chris stapleton

On the strength of his 2015 breakthrough album "Traveller," Chris Stapleton is the hottest thing in country music today. At his sold-out performance April 22 at Rabobank Theater, he and his band performed a two-song tribute to hometown hero Merle Haggard, who died April 6.

Nick Ellis For The Californian

I don't get to as many concerts as I'd like, but I go to the ones that count. This year, the one that counted most was Chris Stapleton at Rabobank Theater, just weeks after the death of Merle Haggard in April.

I was raw with grief and ready for a Merle moment; all his fans were. We wanted a country artist with a national reputation to come to the home of the Bakersfield Sound and bow down to the finest singer/songwriter in the genre's history. To share our sense of loss and offer a communal opportunity for our mourning.

Stapleton did just that — and proved why he's the most exciting guy in country music at the moment.

I was so knocked out by Stapleton's performance, I went straight back to the paper and wrote a review, though no one — least of all me — was expecting it. It seems like cheating to crib from my own reflections of that night, but I'm going to do it anyway because though the concert is unforgettable, my flickers of memory can't approximate what I felt then:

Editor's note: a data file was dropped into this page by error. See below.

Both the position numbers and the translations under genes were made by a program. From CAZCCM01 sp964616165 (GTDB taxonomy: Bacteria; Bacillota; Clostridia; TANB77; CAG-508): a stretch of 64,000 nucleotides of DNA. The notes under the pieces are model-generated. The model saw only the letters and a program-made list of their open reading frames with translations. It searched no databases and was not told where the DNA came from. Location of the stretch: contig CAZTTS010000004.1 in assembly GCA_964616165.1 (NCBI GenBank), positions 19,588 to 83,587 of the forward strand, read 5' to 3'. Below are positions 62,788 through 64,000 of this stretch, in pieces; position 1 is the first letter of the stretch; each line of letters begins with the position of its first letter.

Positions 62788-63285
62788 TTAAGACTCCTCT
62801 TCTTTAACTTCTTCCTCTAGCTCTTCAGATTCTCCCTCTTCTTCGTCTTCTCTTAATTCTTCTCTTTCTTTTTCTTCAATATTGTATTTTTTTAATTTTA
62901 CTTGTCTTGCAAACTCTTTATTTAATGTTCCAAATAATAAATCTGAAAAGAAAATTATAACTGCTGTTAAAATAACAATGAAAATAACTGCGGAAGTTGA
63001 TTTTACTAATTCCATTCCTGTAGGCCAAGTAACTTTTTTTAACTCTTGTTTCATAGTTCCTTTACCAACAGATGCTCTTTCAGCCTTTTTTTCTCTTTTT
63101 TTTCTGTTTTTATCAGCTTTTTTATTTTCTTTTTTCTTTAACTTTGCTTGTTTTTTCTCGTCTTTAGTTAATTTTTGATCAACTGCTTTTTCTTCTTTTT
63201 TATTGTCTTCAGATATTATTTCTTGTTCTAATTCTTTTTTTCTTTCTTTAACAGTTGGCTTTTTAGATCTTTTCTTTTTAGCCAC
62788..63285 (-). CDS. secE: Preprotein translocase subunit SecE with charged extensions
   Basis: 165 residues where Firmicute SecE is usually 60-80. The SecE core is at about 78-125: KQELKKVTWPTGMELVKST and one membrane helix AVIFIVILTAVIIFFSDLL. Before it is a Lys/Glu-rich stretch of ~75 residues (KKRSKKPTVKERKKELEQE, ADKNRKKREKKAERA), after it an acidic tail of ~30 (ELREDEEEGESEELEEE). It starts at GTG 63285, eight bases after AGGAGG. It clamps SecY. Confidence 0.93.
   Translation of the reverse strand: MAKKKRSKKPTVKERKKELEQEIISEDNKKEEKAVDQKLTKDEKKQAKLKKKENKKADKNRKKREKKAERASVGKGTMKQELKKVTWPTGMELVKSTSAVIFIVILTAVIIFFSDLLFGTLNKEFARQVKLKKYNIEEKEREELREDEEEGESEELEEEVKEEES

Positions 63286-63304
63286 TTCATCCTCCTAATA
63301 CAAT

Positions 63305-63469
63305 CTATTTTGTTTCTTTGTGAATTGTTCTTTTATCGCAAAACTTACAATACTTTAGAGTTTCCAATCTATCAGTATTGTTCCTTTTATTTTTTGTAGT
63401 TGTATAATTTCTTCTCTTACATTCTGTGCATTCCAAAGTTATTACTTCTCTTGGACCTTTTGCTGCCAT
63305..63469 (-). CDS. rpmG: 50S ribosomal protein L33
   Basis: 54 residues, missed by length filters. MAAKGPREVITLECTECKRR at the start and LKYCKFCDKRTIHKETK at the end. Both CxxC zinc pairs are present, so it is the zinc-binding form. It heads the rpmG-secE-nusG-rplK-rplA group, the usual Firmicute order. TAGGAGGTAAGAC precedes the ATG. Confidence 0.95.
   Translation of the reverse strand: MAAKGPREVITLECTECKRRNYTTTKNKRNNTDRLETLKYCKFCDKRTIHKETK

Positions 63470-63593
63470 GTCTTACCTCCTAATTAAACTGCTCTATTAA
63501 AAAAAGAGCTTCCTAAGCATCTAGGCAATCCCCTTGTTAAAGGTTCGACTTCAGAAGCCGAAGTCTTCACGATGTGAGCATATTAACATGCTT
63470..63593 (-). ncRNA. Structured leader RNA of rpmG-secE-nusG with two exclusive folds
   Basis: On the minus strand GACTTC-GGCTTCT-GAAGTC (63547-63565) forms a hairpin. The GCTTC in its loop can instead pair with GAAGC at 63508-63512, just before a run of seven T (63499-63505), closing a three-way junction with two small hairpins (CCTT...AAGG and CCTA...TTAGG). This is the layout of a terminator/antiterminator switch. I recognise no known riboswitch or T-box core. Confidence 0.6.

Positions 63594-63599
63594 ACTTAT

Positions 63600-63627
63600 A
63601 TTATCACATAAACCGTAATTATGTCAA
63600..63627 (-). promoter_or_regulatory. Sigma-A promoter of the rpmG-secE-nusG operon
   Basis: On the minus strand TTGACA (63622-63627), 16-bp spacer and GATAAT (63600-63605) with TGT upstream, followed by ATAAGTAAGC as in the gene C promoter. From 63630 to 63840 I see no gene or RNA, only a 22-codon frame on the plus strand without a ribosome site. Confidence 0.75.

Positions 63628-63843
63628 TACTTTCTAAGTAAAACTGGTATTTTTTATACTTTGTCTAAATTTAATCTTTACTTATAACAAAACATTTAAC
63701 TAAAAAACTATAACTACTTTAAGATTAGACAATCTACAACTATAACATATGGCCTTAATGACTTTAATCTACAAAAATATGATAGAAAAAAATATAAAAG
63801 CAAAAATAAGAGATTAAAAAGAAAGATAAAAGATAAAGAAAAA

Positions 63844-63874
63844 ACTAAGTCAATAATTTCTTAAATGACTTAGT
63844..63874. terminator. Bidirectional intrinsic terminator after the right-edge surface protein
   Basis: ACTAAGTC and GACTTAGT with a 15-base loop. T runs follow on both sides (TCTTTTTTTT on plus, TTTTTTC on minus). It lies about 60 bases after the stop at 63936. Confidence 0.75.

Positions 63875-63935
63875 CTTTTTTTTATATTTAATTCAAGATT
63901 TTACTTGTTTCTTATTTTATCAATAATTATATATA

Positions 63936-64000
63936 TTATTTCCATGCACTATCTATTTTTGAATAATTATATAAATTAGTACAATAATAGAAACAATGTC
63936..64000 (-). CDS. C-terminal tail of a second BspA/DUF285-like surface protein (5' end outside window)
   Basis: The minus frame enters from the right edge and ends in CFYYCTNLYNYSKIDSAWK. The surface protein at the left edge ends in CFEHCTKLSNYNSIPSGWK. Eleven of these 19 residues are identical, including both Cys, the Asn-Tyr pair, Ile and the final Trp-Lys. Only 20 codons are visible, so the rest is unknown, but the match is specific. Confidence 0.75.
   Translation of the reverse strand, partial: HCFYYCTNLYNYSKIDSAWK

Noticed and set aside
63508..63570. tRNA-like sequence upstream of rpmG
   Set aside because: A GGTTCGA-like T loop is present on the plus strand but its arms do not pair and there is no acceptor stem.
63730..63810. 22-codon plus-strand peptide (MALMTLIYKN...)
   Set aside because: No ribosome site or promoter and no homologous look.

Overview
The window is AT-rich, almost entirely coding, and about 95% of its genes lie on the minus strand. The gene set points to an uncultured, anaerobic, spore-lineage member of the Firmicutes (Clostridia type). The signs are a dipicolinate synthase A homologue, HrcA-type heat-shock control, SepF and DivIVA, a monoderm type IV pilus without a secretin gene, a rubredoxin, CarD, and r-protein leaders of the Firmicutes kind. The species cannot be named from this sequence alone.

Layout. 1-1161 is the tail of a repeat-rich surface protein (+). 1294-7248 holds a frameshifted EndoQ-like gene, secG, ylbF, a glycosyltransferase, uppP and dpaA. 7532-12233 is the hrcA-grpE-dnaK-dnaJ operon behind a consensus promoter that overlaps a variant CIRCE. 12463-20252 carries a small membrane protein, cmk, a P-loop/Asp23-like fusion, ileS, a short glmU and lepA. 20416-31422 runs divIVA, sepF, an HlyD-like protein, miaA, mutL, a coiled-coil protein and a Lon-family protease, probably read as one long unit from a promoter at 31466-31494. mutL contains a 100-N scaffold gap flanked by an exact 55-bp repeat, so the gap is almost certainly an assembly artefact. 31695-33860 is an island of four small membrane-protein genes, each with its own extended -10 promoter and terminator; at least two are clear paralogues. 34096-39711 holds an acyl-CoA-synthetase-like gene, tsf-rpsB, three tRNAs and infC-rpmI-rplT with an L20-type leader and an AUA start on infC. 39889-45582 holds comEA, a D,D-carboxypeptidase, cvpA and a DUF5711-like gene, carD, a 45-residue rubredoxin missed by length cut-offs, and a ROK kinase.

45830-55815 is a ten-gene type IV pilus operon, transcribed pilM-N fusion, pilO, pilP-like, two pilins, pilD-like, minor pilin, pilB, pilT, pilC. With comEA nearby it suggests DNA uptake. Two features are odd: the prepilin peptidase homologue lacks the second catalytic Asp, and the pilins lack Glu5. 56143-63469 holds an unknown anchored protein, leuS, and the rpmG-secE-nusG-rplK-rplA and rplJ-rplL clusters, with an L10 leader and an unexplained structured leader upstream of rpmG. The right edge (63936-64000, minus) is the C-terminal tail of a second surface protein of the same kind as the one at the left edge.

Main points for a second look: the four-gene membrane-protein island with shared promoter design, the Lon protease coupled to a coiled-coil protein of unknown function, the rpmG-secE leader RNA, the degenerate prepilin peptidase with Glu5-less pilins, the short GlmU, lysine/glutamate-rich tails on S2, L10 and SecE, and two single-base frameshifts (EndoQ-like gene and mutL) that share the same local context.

Fans — most of whom looked like the grandchildren and great-grandchildren of Bakersfield Sound bar-hoppers — came not to mourn Haggard but to adore Stapleton. Their 40-ounce cans outstretched in a Bakersfield salute, the 3,000 or so music lovers roared as Stapleton took the stage with his band, which includes wife Morgane Stapleton on background vocals and Willie Nelson’s longtime harmonica player Mickey Raphael.

Stapleton started with the hit “Nobody to Blame” from his breakthrough 2015 album, “Traveller.” The staging was minimal — just a half-dozen illuminated orbs behind him. But with a voice and magnetism that commands the room, you don’t need laser shenanigans or videos playing on a screen; truth be told, you don’t even have to move that much. You just have to be Chris Stapleton.

Six songs in, they brought out the upright bass and acoustic guitar for what would be a two-song tribute to Haggard. When the Stapletons harmonized on “Silver Wings,” the sense of emotional release among the legend’s hometown fans was palpable.

“Everybody stand for Merle!” a guy shouted from down front.

In the hands of a less-gifted vocalist, it would be hubris to take on giants like Haggard, Jones and Jennings. But damned if Stapleton doesn’t pull it off. 

 

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